How Nickel Creek is getting the reunion thing right 

A Mighty Second Wind

A Mighty Second Wind

Reunion and anniversary tours can feel a lot like political campaigning, what with the strategic effort put into tweaking the narratives around bands' careers, trotting out the high points, capitalizing on the emotional power of nostalgia and generally making the case for greatness. Nickel Creek's approach to celebrating a 25-year history seems rather modest in comparison, especially when you consider the timing. The leading acoustic alt-pop trio of the Aughts has reactivated at the height of a whopping new wave of confessional string-band rock.

Mandolinist Chris Thile and siblings Sara and Sean Watkins, who play fiddle and guitar respectively, have just put out their first Nickel Creek album in seven years, which occasioned a Tonight Show booking and a New York Times feature, and between now and August, they'll play several festivals and headline dozens of club and theater dates, including a sold-out two-night stand at the Ryman. But you'd be amazed how low-key Thile and the Watkinses are about all they've got going on.

"We just felt like, 'Let's just make a record that's fun for us and that we feel like is showcasing what we're good at,' " says Sean Watkins of the band's new 10-song set. "The stakes were much lower. That's not to say we didn't try really hard and put everything into it. We definitely did. It just felt a little bit less like we had something to prove, and more like we could just be ourselves."

To be clear, he's not implying that he and his bandmates are beyond having to prove anything due to their having established their influence in acoustic music before Mumford rose to millennial rock stardom. He good-naturedly dismisses such notions about Nickel Creek's legacy, chuckling, "I don't know for sure what we did."

There's an ellipsis written right into the title of the new album, A Dotted Line. As Sara Watkins explains in an email, "One thing we discussed is that much of our favorite music and art isn't defined by a hard black line, and its exact message may not be clearly drawn out for all to see. A dotted line of sorts leaves some room for the viewer or listener's interpretation and imagination."

The listener will find that the now 30-something members of Nickel Creek are the best they've ever been at doing what they do — which is harnessing their dexterous, hooky instrumental interplay and keenly empathic, artfully arranged harmony singing in service of songs with sublime melodic summits and emotionally rapt lyrics. Not to mention the occasional left-field cover. Once it was Pavement's "Spit on a Stranger." This time it's "Hayloft" by the relatively obscure Canadian indie-rock band Mother Mother, an earworm they've set to Matt Chamberlain's inventive impersonation of a loop.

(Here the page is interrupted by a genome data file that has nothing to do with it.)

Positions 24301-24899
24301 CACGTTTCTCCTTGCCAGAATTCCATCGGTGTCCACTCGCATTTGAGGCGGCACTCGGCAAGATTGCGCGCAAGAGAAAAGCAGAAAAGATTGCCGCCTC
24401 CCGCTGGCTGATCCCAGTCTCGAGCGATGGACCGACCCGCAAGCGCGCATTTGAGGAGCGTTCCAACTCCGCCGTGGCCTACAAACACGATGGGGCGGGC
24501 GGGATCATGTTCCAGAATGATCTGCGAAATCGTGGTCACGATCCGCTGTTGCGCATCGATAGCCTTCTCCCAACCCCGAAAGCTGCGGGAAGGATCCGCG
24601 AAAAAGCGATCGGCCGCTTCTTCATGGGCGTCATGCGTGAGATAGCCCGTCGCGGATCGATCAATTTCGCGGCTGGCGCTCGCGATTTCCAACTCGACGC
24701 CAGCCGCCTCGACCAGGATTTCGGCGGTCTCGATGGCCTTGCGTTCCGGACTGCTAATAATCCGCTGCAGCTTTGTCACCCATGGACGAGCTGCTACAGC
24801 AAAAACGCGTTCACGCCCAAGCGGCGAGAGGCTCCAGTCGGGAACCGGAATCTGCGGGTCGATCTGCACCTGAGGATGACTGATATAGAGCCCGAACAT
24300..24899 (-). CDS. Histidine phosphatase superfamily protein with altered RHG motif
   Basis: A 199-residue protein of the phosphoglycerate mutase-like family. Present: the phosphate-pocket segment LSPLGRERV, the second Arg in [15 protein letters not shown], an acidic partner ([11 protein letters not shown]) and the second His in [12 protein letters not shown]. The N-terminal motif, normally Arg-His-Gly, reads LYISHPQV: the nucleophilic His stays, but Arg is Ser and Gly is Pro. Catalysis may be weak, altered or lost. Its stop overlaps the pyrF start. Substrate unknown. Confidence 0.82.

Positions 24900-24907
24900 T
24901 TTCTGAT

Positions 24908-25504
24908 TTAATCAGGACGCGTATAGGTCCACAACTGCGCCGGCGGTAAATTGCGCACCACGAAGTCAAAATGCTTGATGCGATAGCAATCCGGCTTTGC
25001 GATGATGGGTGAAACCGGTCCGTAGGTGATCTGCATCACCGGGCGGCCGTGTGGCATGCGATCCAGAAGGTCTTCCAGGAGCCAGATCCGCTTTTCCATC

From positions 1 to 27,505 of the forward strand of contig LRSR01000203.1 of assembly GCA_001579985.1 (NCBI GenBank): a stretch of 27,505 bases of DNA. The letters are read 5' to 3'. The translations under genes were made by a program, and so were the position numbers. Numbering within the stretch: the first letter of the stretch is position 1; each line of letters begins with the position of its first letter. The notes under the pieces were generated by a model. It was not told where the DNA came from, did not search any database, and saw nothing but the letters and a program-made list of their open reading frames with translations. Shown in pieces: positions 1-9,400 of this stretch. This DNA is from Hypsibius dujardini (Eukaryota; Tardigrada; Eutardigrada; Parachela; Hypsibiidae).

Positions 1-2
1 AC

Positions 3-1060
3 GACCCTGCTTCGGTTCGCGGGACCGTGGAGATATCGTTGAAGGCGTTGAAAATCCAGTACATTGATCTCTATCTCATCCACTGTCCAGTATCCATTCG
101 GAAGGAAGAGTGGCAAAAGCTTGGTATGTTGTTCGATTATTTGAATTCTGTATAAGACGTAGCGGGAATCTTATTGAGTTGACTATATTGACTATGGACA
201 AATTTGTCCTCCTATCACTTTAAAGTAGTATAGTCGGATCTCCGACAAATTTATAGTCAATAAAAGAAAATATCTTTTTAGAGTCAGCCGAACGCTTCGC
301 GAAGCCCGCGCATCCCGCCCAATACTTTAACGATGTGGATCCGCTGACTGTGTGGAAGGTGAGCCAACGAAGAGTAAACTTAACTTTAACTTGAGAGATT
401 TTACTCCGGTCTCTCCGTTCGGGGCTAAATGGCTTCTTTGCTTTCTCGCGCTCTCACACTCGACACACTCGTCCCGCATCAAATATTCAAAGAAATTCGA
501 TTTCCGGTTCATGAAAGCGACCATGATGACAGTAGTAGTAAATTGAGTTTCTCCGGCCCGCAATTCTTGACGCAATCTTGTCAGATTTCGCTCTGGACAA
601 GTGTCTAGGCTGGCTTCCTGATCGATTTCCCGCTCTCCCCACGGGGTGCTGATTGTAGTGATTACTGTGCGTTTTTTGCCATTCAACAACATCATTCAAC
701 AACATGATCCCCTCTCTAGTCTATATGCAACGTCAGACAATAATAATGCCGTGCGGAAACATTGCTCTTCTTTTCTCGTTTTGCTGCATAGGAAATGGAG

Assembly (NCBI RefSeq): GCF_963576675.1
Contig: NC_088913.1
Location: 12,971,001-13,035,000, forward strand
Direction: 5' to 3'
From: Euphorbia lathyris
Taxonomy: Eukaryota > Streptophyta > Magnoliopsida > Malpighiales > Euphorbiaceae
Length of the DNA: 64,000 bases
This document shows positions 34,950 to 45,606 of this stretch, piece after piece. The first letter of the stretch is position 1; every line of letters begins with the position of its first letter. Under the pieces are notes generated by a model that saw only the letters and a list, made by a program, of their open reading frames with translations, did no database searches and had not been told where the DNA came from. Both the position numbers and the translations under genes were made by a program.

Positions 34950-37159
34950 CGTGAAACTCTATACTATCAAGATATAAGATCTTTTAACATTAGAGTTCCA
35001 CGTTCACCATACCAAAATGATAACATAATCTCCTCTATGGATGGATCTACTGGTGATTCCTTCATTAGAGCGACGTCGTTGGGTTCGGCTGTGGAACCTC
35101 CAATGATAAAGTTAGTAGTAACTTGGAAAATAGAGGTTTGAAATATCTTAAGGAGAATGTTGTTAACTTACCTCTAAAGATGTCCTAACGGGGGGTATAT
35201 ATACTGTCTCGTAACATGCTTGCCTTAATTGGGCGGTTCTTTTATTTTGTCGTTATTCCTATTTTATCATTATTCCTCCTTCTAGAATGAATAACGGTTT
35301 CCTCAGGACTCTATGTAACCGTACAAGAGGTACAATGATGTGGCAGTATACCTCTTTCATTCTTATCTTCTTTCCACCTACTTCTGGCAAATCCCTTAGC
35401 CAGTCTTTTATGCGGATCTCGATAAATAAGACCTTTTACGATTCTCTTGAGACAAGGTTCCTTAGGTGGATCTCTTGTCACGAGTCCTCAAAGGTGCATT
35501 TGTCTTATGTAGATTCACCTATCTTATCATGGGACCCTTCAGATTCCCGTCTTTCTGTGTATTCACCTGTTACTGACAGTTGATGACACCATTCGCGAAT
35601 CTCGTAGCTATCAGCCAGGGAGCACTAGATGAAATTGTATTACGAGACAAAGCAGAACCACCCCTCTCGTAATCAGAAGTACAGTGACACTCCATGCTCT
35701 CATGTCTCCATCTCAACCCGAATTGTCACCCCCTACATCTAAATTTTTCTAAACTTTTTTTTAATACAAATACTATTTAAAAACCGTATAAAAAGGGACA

The song they did on The Tonight Show, backed by longtime bassist Mark Schatz, was the pointed power-pop tune "Destination." It's an original that Sara brought to the guys — something that seldom happened in the old days — which the three of them arranged for maximum musical impact. The fact that Sara has joined her brother and Thile in contributing to the song pool is one of the many signs that this incarnation of Nickel Creek isn't the seamless, striving young band of yesteryear, so much as two solo singer-songwriters (the Watkins siblings) and a cross-genre virtuoso (Thile), who've found it satisfying to spread their energies around and easy to avoid getting stuck in the past, but still summon their familiar chemistry as collaborators.

Says Sara on the phone, "I realized when we started doing the [Watkins] Family Hour [an ongoing residency at a Los Angeles club] that if I'm in one band, I need to be in at least two or three. I feel like everybody, if you're in one band and you've put time into this for years, [should] get another band, because you need — at least I know that I needed — you need to accompany other people. You need to play with different instrumentation, in different rooms, different personalities onstage. You just need it. It was crucial for me."

She had, after all, been playing with the same guys since she and Thile were 8 and Sean was 12. Like her, they've caught their second wind without getting swept away.

"We toured so much," Thile says. "Maybe we did it for so long there just wasn't any wide-eyed wonder left. But it wasn't dead — it was just tired."


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